Freeport + Mid-Coast
Restaurants in Freeport + Mid-Coast
Part farmstand and part restaurant, Chase’s Daily is owned and operated by Penny Chase and her family. The restaurant, housed inside a refurbished 1888 building, has polished wood floors, a handful of tables, and a counter with red leather stools.
Cod End consists of a cookhouse, fish market, and dock, all packaged into one locale. The outdoor deck is scattered with picnic tables, which is the preferred place to sit, weather permitting. Indoor seating and a to-go menu are also offered.
The riverfront, monolithic brick Fort Andross Mill—which turned out countless bolts of cotton broadcloth in the 1800s and then for years stood derelict—has become one of the state’s great mixed-use spaces: antiques dealers, gallerists, and a new breed of restaurateurs all share the renovated buil
Co-owner and James Beard Award–winning chef Melissa Kelly drew on two influences when she opened her Italian restaurant in this renovated 1880s Victorian in 2000.
Differentiating itself from the area's many cafeteria-style seafood shacks, this tapas bar and restaurant specializes in small plates designed for shared noshing over a pitcher of sangria.
For owners Bob and June Frost, it’s always time to make the doughnuts—with potato flour.
Easily identified by its famous giant neon sign, Moody’s endures as the rest stop of choice on Maine’s mid-coast highway.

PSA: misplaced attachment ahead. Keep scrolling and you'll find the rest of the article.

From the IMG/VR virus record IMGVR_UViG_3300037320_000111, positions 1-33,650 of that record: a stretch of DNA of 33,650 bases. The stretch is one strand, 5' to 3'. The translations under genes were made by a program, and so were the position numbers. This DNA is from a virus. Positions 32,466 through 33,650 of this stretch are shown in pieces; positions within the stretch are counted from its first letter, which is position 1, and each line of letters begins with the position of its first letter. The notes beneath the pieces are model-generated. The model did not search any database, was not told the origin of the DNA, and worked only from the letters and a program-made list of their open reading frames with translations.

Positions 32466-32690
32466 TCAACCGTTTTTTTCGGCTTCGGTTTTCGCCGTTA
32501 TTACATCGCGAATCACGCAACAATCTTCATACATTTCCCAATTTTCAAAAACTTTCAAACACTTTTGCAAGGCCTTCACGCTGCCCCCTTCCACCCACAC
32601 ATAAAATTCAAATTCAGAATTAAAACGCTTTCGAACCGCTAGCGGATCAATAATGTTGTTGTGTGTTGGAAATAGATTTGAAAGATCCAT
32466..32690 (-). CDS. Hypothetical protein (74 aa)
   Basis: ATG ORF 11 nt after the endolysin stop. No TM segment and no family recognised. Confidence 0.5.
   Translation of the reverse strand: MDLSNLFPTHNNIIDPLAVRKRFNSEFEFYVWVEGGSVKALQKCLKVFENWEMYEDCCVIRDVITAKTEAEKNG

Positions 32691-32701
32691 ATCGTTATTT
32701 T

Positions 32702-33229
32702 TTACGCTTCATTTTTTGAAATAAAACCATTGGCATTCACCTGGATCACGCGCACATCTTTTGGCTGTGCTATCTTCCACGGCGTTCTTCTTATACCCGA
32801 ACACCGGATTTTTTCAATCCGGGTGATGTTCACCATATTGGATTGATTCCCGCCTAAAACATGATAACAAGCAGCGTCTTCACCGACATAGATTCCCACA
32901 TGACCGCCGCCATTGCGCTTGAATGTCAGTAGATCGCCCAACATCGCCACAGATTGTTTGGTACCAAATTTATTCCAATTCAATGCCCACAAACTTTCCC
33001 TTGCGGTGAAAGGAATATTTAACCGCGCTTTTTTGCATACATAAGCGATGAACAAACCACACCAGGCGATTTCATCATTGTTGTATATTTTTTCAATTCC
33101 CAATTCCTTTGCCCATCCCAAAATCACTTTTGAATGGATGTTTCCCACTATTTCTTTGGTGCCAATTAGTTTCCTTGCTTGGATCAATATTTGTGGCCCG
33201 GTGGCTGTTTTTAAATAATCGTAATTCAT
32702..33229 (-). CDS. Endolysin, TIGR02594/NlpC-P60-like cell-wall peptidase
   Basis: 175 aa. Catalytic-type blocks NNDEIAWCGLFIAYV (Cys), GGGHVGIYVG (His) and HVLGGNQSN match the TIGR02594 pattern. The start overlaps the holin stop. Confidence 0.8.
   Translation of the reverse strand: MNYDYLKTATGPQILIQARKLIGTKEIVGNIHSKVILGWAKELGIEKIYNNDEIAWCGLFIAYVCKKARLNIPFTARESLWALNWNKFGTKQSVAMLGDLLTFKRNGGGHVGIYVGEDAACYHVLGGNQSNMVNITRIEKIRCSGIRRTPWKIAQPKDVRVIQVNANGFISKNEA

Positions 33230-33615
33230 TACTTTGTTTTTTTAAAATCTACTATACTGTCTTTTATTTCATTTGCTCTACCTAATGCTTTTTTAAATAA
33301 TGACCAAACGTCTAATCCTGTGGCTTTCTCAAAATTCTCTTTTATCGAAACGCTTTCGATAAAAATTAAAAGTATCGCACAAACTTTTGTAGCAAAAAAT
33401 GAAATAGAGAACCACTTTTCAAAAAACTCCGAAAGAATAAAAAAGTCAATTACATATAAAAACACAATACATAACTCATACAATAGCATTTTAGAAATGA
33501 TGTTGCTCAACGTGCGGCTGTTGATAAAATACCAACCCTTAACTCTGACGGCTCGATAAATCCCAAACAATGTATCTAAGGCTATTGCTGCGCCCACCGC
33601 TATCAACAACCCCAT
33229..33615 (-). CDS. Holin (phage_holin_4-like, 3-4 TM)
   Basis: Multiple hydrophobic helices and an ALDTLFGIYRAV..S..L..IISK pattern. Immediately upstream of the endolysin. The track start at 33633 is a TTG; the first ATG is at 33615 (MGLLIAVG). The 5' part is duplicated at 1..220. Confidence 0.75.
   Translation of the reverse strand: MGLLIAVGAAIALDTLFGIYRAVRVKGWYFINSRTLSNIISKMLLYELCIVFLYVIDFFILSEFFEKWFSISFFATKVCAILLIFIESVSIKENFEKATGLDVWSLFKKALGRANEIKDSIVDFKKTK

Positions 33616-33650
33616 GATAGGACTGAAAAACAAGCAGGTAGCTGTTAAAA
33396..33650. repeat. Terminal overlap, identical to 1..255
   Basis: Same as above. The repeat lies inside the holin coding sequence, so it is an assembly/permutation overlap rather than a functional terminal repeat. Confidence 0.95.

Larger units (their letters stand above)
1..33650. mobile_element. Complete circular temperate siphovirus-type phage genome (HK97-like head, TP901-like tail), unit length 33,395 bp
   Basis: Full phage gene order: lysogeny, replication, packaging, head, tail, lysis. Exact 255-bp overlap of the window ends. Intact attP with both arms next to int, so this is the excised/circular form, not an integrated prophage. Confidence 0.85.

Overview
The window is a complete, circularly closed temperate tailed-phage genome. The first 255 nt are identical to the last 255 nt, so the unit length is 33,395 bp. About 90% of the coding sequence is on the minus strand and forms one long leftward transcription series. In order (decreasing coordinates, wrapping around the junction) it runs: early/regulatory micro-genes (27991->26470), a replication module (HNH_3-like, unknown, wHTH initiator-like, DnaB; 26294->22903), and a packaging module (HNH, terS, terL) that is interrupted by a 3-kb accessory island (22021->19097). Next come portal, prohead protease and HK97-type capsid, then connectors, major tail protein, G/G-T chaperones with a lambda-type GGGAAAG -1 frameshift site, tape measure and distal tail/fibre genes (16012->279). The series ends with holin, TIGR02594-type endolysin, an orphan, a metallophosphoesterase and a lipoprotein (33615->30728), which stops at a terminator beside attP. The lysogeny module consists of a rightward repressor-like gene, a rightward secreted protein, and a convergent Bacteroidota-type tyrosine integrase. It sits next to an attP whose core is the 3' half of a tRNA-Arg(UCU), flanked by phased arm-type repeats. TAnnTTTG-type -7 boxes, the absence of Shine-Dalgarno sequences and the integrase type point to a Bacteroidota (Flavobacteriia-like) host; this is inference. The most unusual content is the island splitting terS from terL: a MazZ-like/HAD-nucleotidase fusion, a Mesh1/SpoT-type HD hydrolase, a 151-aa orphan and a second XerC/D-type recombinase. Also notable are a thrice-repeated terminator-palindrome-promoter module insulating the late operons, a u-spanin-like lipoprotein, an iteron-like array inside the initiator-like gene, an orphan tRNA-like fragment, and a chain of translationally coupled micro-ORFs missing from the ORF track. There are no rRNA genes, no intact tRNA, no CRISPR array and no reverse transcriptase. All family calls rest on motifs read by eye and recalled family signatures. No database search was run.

This family-friendly joint has famous thick chowder, plus burgers and lobster rolls.
The Maine Dining Room restaurant at downtown Freeport’s Harraseeket Inn is a source of local pride; James Beard Award–winning chef Sam Hayward (now at Fore Street) first helped make a culinary name for the Harraseeket in the early ‘90s, and dishes like halibut encrusted in fresh horseradish and f
This central Maine institution has been located along the Wiscasset waterfront since 1954, and before that, in nearby Boothby, beginning in 1938. The shack with the red and white awning rests next to Route 1 and specializes in lobster rolls.
Maine’s Mid Coast hides some of its best secrets on the “reaches”: long, narrow peninsulas that stretch like fingers into the sea. The sleepy Harpswell peninsula is just a half-hour’s detour off I-295, yet it could be 200 miles away.
One whiff of the hickory wood–smoked BBQ, and you’ll be seduced by this roadhouse restaurant, one mile south of downtown Freeport.
Located in the coastal fishing village after which it's named, Five Island specializes in fresh-caught crustaceans. There's no indoor seating; snag a picnic table on the dock overlooking the sea, and watch as the lobster boats come in and out of the harbor.
So you’re making the pilgrimage to L. L. Bean and the outlets of Freeport. When you can’t face another discounted duck boot, retreat to this popular spot on the South Freeport marina.
Thousands of miles from the Mexican border, in a residential neighborhood two blocks from Brunswick’s main drag, this funky cantina belies every cliché about dining in Maine.